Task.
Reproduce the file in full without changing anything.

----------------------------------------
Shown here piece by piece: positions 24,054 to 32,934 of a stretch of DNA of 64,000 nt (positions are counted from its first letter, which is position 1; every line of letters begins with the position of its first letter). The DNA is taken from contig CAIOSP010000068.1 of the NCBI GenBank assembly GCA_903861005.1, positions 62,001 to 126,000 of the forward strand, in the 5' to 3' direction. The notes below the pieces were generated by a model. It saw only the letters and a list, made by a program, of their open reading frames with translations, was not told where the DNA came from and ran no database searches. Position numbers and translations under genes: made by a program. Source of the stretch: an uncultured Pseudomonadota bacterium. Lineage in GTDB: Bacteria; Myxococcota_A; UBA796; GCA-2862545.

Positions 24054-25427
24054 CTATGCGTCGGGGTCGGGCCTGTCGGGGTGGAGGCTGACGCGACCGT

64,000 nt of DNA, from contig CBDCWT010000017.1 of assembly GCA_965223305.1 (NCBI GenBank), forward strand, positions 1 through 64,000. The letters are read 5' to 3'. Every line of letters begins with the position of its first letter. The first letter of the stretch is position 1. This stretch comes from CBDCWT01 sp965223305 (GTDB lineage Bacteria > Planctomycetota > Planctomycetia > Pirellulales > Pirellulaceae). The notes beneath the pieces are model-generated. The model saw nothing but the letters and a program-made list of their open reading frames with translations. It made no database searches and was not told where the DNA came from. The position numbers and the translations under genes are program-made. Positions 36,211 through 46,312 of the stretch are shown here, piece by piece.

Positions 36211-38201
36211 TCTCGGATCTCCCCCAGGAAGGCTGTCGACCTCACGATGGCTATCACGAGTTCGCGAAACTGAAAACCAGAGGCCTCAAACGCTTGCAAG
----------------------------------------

Shown here piece by piece: positions 24,054 to 32,934 of a stretch of DNA of 64,000 nt (positions are counted from its first letter, which is position 1; every line of letters begins with the position of its first letter). The DNA is taken from contig CAIOSP010000068.1 of the NCBI GenBank assembly GCA_903861005.1, positions 62,001 to 126,000 of the forward strand, in the 5' to 3' direction. The notes below the pieces were generated by a model. It saw only the letters and a list, made by a program, of their open reading frames with translations, was not told where the DNA came from and ran no database searches. Position numbers and translations under genes: made by a program. Source of the stretch: an uncultured Pseudomonadota bacterium. Lineage in GTDB: Bacteria; Myxococcota_A; UBA796; GCA-2862545.

Positions 24054-25427
24054 CTATGCGTCGGGGTCGGGCCTGTCGGGGTGGAGGCTGACGCGACCGT

64,000 nt of DNA, from contig CBDCWT010000017.1 of assembly GCA_965223305.1 (NCBI GenBank), forward strand, positions 1 through 64,000. The letters are read 5' to 3'. Every line of letters begins with the position of its first letter. The first letter of the stretch is position 1. This stretch comes from CBDCWT01 sp965223305 (GTDB lineage Bacteria > Planctomycetota > Planctomycetia > Pirellulales > Pirellulaceae). The notes beneath the pieces are model-generated. The model saw nothing but the letters and a program-made list of their open reading frames with translations. It made no database searches and was not told where the DNA came from. The position numbers and the translations under genes are program-made. Positions 36,211 through 46,312 of the stretch are shown here, piece by piece.

Positions 36211-38201
36211 TCTCGGATCTCCCCCAGGAAGGCTGTCGACCTCACGATGGCTATCACGAGTTCGCGAAACTGAAAACCAGAGGCCTCAAACGCTTGCAAG